Iran’s Supreme Audit Court (SAC), the supervisory arm of the Iranian Parliament, appointed Mehrdad Bazrpash as its new head in late July. SAC, which oversees government spending, is a weak institution and Parliament has played a minimal role in supervising its internal workings. However, despite SAC’s daunting challenges and deficiencies, Bazrpash has promised to fix Iran’s financial problems.
Bazrpash blames President Hassan Rouhani for Iran’s economic woes and for pushing the country toward a recession. Bazrpash believes the impact of US sanctions have been insignificant when compared to the economic woes caused by Rouhani’s mismanagement.
Months before Bazrpash’s appointment, SAC discovered a gap in Iran’s financial records as $4.8 billion was missing from the state budget. SAC highlighted that Rouhani had allocated $31.4 billion to import goods in 2018, however, only $26.6 billion of imported goods were accounted for.
Rouhani’s officials have insisted that no money is unaccounted for, but SAC’s annual report issued in April and submitted to Rouhani calls for a review of his financial policies. Bazrpash is close to Iran’s former hardline President Mahmoud Ahmadinejad. His appointment suggests a compromise between the pro-Ahmadinejad factions in Parliament and the Speaker of the Parliament Mohammad Bagher Qalibaf. Ahmadinejad and Qalibaf both face corruption charges. It is believed that Ahmadinejad mentored Bazrpash, and Qalibaf has called on him to take on a more active role as SAC’s head.
Bazrpash has claimed that he will fight corruption even though he faces some serious corruption charges himself. He has dismissed the charges, arguing that they are political attacks against him. However, records indicate that he may possess fake degrees, lied on his resume, lacks adequate qualifications, paid himself an inflated salary, and illegally sold land. In addition, it is believed that he received a free 10-storey building as a favor when he worked at Iran’s auto manufacturing company SAIPA.
Bazrpash was previously dismissed from government posts on charges of false documentation, illegally seizing land, and receiving master’s and PhD degrees by pressuring university chancellors. The Organization for Transparency and Justice Watch in Iran questions his qualifications.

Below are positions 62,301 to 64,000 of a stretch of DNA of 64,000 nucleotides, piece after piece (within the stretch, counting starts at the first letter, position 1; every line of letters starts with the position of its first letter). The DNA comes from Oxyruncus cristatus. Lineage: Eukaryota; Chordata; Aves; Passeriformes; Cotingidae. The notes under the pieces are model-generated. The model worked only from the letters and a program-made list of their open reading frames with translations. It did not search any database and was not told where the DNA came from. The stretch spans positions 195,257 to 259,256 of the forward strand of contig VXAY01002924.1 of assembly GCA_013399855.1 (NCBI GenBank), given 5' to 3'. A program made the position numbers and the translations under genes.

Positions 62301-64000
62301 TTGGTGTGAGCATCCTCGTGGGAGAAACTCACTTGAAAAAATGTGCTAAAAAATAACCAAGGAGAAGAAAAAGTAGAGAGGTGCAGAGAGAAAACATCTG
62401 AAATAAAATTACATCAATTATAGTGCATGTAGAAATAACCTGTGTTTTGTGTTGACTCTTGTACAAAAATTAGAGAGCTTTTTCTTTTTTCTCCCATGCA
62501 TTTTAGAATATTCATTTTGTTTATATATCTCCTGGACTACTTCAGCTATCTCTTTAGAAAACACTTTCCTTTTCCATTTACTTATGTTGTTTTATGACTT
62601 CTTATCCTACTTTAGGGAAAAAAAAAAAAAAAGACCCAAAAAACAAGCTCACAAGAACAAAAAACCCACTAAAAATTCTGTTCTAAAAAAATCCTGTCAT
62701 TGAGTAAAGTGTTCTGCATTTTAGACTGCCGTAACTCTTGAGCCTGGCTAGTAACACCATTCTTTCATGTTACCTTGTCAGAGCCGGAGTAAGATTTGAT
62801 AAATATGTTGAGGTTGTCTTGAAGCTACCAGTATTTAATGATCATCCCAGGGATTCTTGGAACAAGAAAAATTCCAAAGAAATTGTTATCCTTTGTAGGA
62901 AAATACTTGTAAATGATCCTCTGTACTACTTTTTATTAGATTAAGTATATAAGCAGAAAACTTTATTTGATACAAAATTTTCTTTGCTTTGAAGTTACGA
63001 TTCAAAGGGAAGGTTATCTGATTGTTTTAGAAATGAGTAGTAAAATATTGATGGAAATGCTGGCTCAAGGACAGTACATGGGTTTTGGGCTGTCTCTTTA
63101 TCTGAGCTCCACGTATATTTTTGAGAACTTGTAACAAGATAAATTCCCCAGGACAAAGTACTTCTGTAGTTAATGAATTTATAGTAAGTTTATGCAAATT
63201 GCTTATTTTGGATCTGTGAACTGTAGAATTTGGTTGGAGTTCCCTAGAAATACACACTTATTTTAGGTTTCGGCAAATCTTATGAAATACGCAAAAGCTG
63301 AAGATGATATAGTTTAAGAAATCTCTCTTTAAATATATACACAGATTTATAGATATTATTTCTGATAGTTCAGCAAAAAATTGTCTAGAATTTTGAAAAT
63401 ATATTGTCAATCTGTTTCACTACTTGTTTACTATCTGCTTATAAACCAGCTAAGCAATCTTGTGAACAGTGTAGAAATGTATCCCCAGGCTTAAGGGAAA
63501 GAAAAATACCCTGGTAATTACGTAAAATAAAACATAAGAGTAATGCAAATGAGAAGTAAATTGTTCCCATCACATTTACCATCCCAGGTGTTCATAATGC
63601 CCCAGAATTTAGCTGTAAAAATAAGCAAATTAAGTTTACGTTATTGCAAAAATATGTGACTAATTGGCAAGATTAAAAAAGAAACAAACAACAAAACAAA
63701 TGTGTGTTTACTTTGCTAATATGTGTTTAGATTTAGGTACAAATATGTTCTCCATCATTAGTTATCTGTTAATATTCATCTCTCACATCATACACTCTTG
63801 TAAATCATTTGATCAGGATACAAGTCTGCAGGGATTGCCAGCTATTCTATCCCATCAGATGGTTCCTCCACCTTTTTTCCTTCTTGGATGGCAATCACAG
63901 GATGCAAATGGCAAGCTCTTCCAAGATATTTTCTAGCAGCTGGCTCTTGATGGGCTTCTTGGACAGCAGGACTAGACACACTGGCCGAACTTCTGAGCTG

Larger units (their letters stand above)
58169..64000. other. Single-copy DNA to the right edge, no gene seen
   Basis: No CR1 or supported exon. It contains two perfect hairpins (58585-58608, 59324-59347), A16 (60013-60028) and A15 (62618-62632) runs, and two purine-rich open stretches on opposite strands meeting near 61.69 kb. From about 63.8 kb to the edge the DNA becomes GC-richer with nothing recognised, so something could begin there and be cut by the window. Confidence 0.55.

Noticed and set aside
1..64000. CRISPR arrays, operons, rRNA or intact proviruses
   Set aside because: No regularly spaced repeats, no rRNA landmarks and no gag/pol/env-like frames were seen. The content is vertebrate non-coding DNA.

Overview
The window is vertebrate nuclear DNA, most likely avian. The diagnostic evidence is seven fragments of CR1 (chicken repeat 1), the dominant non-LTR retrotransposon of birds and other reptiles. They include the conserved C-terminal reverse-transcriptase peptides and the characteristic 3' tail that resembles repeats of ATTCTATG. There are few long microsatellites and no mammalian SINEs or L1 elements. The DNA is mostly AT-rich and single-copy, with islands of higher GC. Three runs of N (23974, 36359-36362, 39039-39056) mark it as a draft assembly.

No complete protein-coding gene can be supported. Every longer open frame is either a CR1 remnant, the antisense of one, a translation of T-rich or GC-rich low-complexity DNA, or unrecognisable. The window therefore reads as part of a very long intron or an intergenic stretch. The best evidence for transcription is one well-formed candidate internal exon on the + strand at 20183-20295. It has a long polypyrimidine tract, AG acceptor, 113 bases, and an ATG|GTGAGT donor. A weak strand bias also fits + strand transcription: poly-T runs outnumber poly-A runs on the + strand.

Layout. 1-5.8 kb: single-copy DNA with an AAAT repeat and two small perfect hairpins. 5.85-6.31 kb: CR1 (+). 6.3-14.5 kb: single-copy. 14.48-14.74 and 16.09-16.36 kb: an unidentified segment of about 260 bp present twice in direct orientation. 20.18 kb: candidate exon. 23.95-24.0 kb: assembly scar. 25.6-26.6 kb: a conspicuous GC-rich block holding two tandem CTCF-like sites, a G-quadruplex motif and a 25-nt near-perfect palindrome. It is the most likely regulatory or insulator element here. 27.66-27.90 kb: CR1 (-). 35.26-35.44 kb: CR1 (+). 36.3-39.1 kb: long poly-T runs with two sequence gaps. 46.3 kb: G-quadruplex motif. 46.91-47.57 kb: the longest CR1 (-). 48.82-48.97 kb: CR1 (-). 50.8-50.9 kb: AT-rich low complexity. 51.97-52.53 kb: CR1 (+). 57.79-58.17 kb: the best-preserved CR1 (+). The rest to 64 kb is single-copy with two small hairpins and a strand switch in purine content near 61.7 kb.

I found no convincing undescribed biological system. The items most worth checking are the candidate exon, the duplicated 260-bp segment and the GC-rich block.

To deflect attention from these charges, Bazrpash has waged an anti-Rouhani campaign.
Bazrpash says Rouhani secretly handed out 260,000 billion tomans to special interest groups in the form of subsidies. Some of Rouhani’s officials are believed to receive 53 million tomans per month in the form of salaries, which is 10 times greater than the average government salary.
Bazrpash has accused the Rouhani government of increasing unemployment and underemployment levels in Iran, and breaking the Guinness World Record for inefficiency. He has promised to protect workers, and those who are retired. In addition, he has vowed to reverse Iran’s scientific, artistic, and educational decline under Rouhani.
By heading SAC, there is a possibility that Bazrpash could assume powerful positions in the future including the presidency. He is no stranger to election campaigns. At SAIPA, he bankrolled Ahmadinejad’s presidential re-election campaign in 2009.
Clearly, Bazrpash is raising his public profile before Iran’s presidential race next year by insisting that the country cannot run as it did in the old days, and that it needs managerial change. He has said that the inflation rate and liquidity levels must be controlled. In the past year in Iran, the price of fruits increased by 36 percent, rice by 27 percent, fresh vegetables by 54 percent, apples by 70 percent, and tomatoes by 127 percent.
Some critics say that Bazrpash is only 39 years old, and jumps from one job to the next. Previously, he managed the hardline Vatan-e Emrooz newspaper, and before this, served as a deputy at the Cooperative Organization of the Islamic Revolutionary Guard Corps (IRGC). He has also worked for the IRGC Khatam al Anbiya, a construction and investment conglomerate, but boasts having research experience at Iran’s prestigious Sharif University.
In 2012, Bazrpash won a seat in Parliament , and received enough parliamentary votes to become the presiding parliamentary board’s secretary, and later on a member of the special commission supervising Iran’s nuclear deal. He called Rouhani’s nuclear deal with world powers a “nuclear holocaust.”
In 2016, Bazrpash lost a bid for re-election. His latest appointment to SAC suggests that he still enjoys support from powerful groups inside Iran, even though his past could serve as an obstacle for him to run in Iran’s presidential race.